Need Ideas for Intentional Play at Home?

Thanks for stopping by Tips for Tots!

Every morsel of early childhood research says that tremendous brain development occurs before age five and that young children learn best through play.

As a SAHM, I am constantly looking for ways to promote healthy play for my two toddlers.  They get SO excited when they find a new “invitation to play” set out for them.  Allow me to clarify, nothing has to be glamorous, Instagram post-ready!  Maybe its a basket of arctic animal themed books I dug out from the basement and some penguin and polar bear figurines from their zoo set.  Perhaps I spread out craft materials from my art box (popsicle sticks, googley eyes, yarn, markers) and encourage them to create!  But every so often I am looking for something new and exciting! When I find something that works for my family (3.5 years old and 19 months) I would love to share it with you and YOURS!

Pop in regularly or follow us on Instagram to see what we’ve tried out at home and at Play2Learn classes!

One of our business goals truly is to inspire and educate families in ways to foster healthy social, emotional, physical and intellectual growth. Raising little people is no easy task; let’s all learn from one another!



Holiday Gift Guide

With Thanksgiving just around the corner, many of us have begun our holiday shopping.  The team at P2L created a list of our favorite things…tried and true! Many of our gift ideas are items that will grow WITH your child and will be enjoyed for years to come! To make your shopping even easier, read the descriptions below to learn more/shop our (Amazon) affiliate links. Thank you for shopping our affiliate links, it helps to support our business.


1. I SWEAR my girls learned to identify letters from playing with these foam letters in the tub and in sensory bins:

2. Have you ever gotten one of these subscription boxes? Every child loves to get mail, but just wait until they open the box to find art projects, books and more! or Ivykids

3. We are big fans of this Melissa and Doug instrument set… (we OFTEN parade around the house!)  We also love our personalized lullaby CD by

4.  Really CUTE personalized stories that are treasured at our house! They are doing a Black Friday sale with 30% off!  I see me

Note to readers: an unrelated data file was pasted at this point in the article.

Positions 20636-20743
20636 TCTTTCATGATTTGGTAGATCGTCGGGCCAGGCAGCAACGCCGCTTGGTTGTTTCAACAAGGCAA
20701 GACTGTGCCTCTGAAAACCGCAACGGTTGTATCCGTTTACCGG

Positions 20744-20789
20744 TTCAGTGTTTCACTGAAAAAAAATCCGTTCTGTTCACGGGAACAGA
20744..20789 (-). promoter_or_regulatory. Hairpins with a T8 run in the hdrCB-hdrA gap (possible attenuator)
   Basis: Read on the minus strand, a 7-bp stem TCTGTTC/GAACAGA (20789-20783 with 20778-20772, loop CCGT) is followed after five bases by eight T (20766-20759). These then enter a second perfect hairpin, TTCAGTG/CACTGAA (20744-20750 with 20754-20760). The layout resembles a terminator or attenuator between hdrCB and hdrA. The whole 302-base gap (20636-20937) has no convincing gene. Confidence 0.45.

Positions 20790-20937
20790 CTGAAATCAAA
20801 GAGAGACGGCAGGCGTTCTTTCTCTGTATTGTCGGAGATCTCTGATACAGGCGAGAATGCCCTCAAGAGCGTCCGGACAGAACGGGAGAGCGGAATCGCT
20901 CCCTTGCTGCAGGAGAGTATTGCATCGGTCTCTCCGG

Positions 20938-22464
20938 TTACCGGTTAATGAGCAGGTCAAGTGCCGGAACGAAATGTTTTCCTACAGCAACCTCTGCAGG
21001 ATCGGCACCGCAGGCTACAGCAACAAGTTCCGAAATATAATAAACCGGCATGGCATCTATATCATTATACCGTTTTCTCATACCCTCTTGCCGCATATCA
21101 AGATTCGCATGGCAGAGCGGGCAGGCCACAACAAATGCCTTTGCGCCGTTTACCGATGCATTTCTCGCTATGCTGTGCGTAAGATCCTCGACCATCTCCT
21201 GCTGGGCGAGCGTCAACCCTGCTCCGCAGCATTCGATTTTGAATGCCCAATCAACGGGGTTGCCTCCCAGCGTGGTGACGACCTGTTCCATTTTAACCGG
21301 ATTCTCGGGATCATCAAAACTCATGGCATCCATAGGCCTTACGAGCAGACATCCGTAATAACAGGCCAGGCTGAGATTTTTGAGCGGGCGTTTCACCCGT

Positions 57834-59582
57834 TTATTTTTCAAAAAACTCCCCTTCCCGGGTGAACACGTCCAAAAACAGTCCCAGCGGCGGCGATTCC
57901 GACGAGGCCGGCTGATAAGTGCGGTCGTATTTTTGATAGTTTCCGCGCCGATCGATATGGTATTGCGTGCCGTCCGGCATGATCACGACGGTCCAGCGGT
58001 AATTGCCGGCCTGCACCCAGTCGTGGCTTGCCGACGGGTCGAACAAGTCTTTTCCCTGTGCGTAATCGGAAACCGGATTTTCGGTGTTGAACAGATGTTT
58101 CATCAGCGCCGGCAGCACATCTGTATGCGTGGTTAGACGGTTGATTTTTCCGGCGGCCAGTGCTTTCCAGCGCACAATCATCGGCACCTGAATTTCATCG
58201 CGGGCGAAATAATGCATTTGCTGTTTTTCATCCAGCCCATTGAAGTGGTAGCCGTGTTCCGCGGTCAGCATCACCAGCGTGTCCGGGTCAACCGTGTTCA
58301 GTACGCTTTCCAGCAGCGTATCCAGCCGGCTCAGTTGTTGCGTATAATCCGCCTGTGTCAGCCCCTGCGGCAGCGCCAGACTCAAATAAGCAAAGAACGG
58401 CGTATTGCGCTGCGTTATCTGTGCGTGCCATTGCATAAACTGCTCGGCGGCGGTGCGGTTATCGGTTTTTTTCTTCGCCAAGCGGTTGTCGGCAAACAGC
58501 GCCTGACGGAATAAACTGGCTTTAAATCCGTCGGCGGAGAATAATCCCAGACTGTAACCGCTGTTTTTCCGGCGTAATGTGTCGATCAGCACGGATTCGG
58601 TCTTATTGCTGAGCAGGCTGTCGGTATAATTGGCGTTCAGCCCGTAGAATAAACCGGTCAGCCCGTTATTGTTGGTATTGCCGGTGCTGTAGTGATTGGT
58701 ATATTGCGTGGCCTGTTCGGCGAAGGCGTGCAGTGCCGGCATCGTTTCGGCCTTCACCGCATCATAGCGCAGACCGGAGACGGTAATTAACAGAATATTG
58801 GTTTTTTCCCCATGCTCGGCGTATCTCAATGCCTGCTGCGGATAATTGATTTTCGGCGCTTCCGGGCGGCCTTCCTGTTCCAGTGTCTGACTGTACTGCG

5.  My grandparents recorded a story for my girls and it is very special to us!

6.  Do you have a dress up area in your home? I cannot believe how many times a day my girls get into ours! They LOVE dressing up as community workers, princesses, getting into character while cooking in their kitchen set, or just dressing fancy for lunch 🙂

7.  So a craft box is a MUST HAVE to make dinner prep easier or for a rainy/snowy day! Let your little one CREATE with age appropriate materials such as…

8.  We’ve made these for friends…upload your own pics to Shutterfly and create a memory game!

9.  Research shows there are COUNTLESS reasons why sensory play is important! A long, deep storage bin is sufficient or a sensory table is wonderful! Potential sensory bin materials include:

10. I love how easy to clean these building blocks are…they can go right in the tub! Over the years we’ve added to our Magnatile collection and now my kiddos can really go wild with their building!

11. This is the climbing set we love at home and P2L…wipe down easily with cleaning products! Very durable! Wouldn’t survive winter without our trampoline and this horse is LOVED by SO MANY during classes!

12. Creating a personalized puzzle is my GO TO First Birthday gift! It takes longer to select and print the photos than to actually make it! SO EASY! I typically use this puzzle.

13. Please consider gifting  a P2L gift card this season! It can be used toward our monthly art studio, open gym, and toward tuition for weekly classes. The gift cards can be purchased right here on our website.

Happy Shopping! We wish you all the merriest of holidays with your little ones!

Five Ways to Build Empathy in Tiny Humans

42215144_307384776526405_9036432498669649920_oBy: Alyssa Blask Campbell, Founder of Seed & Sew

Social/emotional learning has become pretty buzzwordy, and I’m so glad to see a focus away from content and into skill sets for our tiny humans. However, most of the time when we are talking about social/emotional development, we are focused on just the social part. We want to raise kind, empathetic, respectful kiddos, but the thing is, we cannot work on the social aspects, without first tackling emotional intelligence. What is emotional intelligence anyway? It is made up of three different components: self-awareness, empathy, and social awareness.

A colleague and I created the Collaborative Emotion Processing (CEP) Method that we researched and are writing a book on now. We dive into what’s happening in the brain and how to build every area of emotional intelligence, but for now, let’s tackle empathy. Imagine a world without bullying, assault, or school shootings. How do we put an end to those things? What does that world look like? I think our key is empathy. We do not have to agree with someone’s opinion, but the ability to understand and share someone’s feelings, man, I believe that can change the world. So let’s foster that development together with five ways to build empathy in our tiny humans.

1) Tell your child one thing you love about their character “I love that you help your sister buckle in her high chair for dinner.” We often focus on kids meeting goals or give them compliments on appearance, but highlighting positive character traits can encourage them to value them, as well. Look for times when they are being kind, helpful, respectful, supportive, etc and highlight those. “I saw your share that toy when you were finished with it. I bet that helped her feel happy when she got a turn, too.”